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Sunday, February 5, 2012

Eli and the Beanstalk

I'm a sports fan and a writer. I sit at home or at work after a big game and want a recap of the action on the Internet right after the game. Trying to do something like that gives me a whole new respect for journalists who have to put out a meaningful, accurate article immediately after an event.

The Super Bowl is over. Eli Manning and the Giants beat Tom Brady and the Patriots...again. I have to say that this is one of the best Super Bowls I've watched in years - the game was literally a nail-biter. Eli Manning, the Giants quarterback scored a nice trophy and an even nicer looking centennial edition Corvette convertible as the MVP.

New England led for most of the second half after taking the lead 10-9 at the end of the first half on a Tom Brady touchdown pass to Aaron Hernandez (which was cool, because Hernandez played his college ball at Florida).

But the Giants hung in there and played their hearts out. With 3:45 left and 88 yards to go for a touchdown, the Giants got the ball back, needing at least a field goal to take the lead. On the first play of the drive, Manningham made a stupendous catch down the sideline as Manning dropped a beautiful ball in over his shoulder for a 38 yard gain. Honestly? I think that was the play of the game.

Building off of that, the Giants completed two more passes – one each to Manningham and Nicks to get inside the Patriots 30 yard line.
With 1st and goal at the Patriots 7, New England called time-out with a minute and twenty-four seconds left. Trying to run out the clock, Manning handed off to Bradshaw, who had a hole big enough to drive a (Chevy) truck through and was so surprised, he couldn't kneel before he crossed the goal line – thus running out the clock. As a result, the Patriots got the ball back with 57 seconds left and the Giants leading 21-17; to win the game was simple - New England needed a touchdown.

It didn't happen.

I think we'll see more of the Patriots in the future but for now, the Giants and Eli Manning, who won this Super Bowl in what is called the House That Peyton Built (in reference to Eli's brother Peyton and the stellar career he's had at the Indianapolis Colts and their home: Lucas Oil Stadium), are champions.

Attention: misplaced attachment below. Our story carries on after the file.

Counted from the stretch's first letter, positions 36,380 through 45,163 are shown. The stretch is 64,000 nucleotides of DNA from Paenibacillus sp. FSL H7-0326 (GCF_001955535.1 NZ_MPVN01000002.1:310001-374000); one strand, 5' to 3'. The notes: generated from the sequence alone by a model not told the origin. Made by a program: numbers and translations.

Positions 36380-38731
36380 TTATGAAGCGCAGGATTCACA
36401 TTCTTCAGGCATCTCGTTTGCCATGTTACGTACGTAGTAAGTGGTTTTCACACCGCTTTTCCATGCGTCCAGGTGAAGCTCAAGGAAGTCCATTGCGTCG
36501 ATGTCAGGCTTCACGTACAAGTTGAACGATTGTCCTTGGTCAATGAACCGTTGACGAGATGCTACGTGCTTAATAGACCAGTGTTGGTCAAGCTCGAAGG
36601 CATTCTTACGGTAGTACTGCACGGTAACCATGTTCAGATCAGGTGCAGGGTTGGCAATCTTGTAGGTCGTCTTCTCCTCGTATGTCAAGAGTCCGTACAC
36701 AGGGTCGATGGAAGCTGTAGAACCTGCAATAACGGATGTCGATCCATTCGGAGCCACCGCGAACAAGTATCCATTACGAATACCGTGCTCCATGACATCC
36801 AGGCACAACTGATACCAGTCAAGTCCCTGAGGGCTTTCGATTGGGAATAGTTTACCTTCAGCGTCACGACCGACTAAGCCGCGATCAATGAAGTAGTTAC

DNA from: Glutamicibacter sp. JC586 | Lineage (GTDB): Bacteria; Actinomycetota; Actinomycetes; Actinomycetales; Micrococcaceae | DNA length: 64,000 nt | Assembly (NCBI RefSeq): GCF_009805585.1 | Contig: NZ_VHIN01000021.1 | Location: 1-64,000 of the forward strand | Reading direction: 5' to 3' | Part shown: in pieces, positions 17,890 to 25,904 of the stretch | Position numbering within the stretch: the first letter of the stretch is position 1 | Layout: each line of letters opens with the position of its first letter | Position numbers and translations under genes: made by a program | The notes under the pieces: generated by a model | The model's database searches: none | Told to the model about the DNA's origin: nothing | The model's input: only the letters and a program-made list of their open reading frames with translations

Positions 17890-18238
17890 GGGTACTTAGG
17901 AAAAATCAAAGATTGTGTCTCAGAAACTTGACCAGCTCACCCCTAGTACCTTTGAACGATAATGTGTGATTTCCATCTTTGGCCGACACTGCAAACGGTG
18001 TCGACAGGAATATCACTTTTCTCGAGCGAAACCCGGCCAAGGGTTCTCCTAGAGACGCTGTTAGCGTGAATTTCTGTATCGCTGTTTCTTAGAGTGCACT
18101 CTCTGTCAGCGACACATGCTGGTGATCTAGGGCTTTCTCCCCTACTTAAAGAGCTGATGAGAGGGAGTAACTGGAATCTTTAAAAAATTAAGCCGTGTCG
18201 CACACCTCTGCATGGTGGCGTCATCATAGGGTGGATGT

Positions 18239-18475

Of course, it wouldn't be the Super Bowl without the commercials.

I know I missed a few of them, but I counted roughly eighty (80) commercials. A thirty-second slot on this year's Super Bowl cost in the neighborhood of $3.5 million. If I'm doing the math right, that's a whopping $280 million in commercial revenue alone. But enough about that, let's get to the ads.

My votes for the top three 2012 Super Bowl commercials:

1. Matthew Broderick's Day Off: A clever play off of Broderick's iconic role in the 1986 film Ferris Bueller's Day Off. Matthew (and the viewer) would really rather call in sick and drive their Honda CRV.

2. Doritos - There were a couple of very good commercials from Doritos - the snack my doctor says I can't eat anymore (high sodium, don't you know). But I picked this one because, well, I'm a dog person.

3. With over eighty commercials to choose from, it's hard to pick just three but the one that really stood out for the number three spot was an ad that Chevrolet called, "Joy." Basically, the owner of a new Chevy Sonic is going for a drive and the local insect population wants to go for a (joy) ride, too. this one got me, ahem, right in the thorax...

Of course, there were a lot of terrible commercials, too. And a lot of commercials that were good, but would never get me to buy their products...if I could figure out what they were selling. With my top three picks, it's crystal clear what each company is selling; the ads are very creative and well produced. And of course, they're all least to me.

But that's the beauty of this thing we call Super Bowl commercials: everyone has their own opinions. I'd love to hear yours!

What do you think?


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